Each year, more than half a million people in the world are hospitalized for hemorrhagic dengue (DH). The sad news is that a large proportion of these patients are minors and many are at risk of die , especially in Asian countries.
The first case of hemorrhagic dengue was identified last century, in the decade of the fifties, during the serious epidemics of dengue that occurred in the Philippines and Thailand.
More than 70 percent of cases of morbidity from this disease are concentrated in these countries and regions of Southeast Asia, as well as in the western Pacific. DH has become a major public health problem and causes hospitalization and death in children in the area.
DH is a life-threatening complication that can be prevented by going to the doctor in a timely manner and avoiding self-medication. It is characterized by high fever, abdominal pains, vomiting and hemorrhages.
In the most severe cases, it is possible to detect a dangerous increase in the liver (known as hepatomegaly) as well as circulatory failure. Approximately 2.5 percent of people affected by hemorrhagic dengue die.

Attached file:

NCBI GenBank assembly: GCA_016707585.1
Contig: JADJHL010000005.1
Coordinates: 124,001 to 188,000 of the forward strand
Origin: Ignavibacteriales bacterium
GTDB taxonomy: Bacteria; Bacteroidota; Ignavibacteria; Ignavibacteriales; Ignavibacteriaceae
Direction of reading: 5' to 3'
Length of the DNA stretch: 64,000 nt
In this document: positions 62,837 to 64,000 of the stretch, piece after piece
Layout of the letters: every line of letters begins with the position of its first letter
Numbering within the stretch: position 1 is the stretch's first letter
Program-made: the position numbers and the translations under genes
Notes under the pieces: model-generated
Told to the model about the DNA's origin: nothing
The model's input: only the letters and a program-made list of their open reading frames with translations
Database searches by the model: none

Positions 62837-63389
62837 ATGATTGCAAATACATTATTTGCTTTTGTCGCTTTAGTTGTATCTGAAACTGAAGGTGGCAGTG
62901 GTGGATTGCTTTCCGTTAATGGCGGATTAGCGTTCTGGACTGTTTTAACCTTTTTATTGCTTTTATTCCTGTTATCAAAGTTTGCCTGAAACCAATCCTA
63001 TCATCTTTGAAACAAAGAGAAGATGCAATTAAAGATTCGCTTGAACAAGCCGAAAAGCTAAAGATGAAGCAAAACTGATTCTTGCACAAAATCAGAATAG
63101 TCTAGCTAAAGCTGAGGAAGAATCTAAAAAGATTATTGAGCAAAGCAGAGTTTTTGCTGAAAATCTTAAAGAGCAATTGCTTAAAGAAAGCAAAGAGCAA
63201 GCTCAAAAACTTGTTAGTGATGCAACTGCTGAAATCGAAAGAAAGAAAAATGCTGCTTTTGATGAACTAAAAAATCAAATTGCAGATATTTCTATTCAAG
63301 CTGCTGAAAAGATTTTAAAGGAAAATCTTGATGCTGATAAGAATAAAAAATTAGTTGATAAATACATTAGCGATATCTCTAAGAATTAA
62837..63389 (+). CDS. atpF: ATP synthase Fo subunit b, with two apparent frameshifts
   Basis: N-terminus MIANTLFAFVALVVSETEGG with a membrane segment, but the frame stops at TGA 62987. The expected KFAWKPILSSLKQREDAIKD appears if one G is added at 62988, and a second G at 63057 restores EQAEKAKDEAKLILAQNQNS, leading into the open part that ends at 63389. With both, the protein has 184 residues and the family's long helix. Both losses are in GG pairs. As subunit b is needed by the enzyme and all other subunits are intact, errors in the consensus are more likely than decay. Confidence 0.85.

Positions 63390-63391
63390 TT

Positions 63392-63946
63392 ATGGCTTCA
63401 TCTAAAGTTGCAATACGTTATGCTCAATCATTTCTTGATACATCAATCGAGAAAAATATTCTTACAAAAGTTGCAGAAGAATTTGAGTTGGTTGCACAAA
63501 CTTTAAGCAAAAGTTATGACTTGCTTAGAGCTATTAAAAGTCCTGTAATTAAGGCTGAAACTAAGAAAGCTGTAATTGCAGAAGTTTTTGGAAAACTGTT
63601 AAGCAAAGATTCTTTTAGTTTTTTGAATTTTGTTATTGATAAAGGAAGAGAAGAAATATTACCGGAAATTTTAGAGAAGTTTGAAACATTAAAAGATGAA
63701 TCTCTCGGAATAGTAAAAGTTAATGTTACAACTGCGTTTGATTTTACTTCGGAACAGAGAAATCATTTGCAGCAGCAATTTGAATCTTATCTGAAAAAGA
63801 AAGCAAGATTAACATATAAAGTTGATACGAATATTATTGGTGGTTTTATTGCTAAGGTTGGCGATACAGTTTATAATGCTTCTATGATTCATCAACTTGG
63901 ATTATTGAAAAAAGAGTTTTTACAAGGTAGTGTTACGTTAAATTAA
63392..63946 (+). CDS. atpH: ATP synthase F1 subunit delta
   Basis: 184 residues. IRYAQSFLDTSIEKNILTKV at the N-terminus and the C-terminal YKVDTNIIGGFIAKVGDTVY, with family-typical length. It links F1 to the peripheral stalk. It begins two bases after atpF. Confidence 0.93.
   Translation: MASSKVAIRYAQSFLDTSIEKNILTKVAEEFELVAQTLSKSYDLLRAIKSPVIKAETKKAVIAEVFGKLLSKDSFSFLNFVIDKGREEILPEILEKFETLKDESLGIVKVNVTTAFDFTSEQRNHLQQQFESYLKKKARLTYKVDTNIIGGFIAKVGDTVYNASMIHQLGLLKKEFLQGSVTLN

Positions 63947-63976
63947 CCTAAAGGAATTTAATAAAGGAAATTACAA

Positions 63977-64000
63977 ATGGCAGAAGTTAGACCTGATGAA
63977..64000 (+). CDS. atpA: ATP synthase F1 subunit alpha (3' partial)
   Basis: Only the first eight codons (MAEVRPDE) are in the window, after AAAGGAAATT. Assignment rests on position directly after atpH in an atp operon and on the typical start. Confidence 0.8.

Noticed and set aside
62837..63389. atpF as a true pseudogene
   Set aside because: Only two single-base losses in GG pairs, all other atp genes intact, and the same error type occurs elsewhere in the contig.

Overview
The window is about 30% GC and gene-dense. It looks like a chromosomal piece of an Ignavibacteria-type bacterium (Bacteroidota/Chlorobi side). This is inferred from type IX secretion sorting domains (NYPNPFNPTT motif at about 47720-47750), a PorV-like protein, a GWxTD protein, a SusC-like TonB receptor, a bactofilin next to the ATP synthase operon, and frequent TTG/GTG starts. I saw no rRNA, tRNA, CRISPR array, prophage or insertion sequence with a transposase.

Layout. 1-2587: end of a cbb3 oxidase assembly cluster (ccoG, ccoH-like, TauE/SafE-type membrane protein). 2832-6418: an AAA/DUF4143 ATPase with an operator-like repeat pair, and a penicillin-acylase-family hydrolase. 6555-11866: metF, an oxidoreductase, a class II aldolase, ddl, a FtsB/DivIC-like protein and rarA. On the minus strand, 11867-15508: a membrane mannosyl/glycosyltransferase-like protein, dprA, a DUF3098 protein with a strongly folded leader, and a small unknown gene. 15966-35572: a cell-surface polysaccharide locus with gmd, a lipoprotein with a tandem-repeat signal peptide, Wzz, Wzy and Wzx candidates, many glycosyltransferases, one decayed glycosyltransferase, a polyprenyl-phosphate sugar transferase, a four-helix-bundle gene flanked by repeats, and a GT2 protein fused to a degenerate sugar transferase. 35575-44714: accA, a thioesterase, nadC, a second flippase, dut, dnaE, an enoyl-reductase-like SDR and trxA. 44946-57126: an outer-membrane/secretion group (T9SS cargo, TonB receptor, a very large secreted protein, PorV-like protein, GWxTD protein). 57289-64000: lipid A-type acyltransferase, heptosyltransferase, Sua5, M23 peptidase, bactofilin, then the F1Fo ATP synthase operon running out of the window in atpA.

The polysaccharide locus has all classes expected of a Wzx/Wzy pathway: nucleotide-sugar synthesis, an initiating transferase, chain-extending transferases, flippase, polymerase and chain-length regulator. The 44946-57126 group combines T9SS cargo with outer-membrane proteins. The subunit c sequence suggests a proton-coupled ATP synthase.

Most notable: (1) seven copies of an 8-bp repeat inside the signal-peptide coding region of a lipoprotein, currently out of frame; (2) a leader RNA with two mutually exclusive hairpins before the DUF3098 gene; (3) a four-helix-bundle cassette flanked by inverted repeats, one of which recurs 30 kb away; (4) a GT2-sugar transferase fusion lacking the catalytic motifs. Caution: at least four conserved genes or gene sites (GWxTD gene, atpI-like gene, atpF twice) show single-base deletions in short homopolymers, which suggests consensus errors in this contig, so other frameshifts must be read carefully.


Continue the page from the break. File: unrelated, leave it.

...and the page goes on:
Why avoid analgesics
Those who suffer from DH usually experience a sudden increase in temperature accompanied by facial flushing and other flu-like signs. Due to ignorance or self-medication, it tries to alleviate the discomfort by taking analgesics that contain acetylsalicylic acid that, far from contributing to the improvement of symptoms, complicate the coagulation in the organism and cause an abundant bleeding.
This is what puts the life of the person suffering from dengue at risk and hence the importance of going immediately to the doctor.
Dengue hemorrhagic fever causes fevers that usually last between 2 and 7 days, can reach up to 41 degrees and, sometimes, convulsions occur.
In severe cases, the condition of the infected person may deteriorate rapidly after a few days of fever; the temperature decreases, signs of circulatory insufficiency appear and one can suddenly enter into a state of shock, dying in a period of 12 to 24 hours, or recover as quickly after adequate medical treatment.
In cases of moderate DH, all symptoms improve once the fever has subsided, follow-up is followed and bleeding is controlled.